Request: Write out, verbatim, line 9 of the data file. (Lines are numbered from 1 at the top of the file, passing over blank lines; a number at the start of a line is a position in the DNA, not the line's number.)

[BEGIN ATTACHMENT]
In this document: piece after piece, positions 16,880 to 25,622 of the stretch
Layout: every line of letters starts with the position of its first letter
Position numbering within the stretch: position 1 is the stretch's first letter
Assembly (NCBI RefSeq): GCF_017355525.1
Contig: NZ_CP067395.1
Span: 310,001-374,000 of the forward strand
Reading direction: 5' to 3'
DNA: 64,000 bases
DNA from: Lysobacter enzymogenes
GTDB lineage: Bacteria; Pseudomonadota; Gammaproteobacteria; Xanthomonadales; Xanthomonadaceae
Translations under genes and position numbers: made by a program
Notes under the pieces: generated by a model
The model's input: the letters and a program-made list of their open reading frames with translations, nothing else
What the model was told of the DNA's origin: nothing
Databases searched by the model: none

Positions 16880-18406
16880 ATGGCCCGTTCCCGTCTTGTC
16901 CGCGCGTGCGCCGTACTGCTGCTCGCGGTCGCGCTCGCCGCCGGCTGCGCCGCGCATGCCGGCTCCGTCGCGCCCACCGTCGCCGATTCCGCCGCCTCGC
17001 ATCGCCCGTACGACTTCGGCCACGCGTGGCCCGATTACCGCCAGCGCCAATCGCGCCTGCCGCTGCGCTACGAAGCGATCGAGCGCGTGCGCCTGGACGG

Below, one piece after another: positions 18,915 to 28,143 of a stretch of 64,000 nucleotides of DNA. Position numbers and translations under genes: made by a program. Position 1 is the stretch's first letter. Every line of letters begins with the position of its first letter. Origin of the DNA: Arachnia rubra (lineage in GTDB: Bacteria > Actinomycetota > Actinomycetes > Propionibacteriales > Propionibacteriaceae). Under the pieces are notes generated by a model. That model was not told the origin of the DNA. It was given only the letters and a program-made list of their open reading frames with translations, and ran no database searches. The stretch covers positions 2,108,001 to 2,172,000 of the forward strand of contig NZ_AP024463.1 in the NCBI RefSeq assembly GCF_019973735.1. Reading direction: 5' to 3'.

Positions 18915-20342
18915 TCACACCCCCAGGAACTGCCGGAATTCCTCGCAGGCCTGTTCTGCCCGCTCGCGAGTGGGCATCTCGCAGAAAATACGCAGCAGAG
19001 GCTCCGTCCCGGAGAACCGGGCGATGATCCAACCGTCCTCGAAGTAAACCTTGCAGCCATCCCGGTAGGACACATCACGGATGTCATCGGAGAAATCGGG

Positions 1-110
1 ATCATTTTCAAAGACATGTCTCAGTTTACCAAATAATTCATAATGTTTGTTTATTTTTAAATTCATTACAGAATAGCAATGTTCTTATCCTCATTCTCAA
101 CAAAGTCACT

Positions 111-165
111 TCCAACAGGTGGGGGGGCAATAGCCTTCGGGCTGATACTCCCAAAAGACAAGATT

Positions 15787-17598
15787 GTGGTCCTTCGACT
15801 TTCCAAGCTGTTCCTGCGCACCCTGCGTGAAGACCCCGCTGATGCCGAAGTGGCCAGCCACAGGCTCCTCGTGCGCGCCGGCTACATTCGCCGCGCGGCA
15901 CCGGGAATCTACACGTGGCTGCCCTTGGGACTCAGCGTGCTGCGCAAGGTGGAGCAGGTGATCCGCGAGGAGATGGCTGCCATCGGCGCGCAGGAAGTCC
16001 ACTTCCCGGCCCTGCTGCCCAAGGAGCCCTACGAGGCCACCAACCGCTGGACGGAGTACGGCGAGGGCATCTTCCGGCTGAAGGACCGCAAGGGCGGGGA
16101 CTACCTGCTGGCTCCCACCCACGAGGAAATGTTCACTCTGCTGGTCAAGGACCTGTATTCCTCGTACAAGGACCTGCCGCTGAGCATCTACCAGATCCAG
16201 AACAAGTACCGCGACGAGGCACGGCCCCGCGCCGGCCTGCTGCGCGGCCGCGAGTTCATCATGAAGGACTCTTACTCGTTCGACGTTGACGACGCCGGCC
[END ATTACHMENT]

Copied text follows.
DNA from: Lysobacter enzymogenes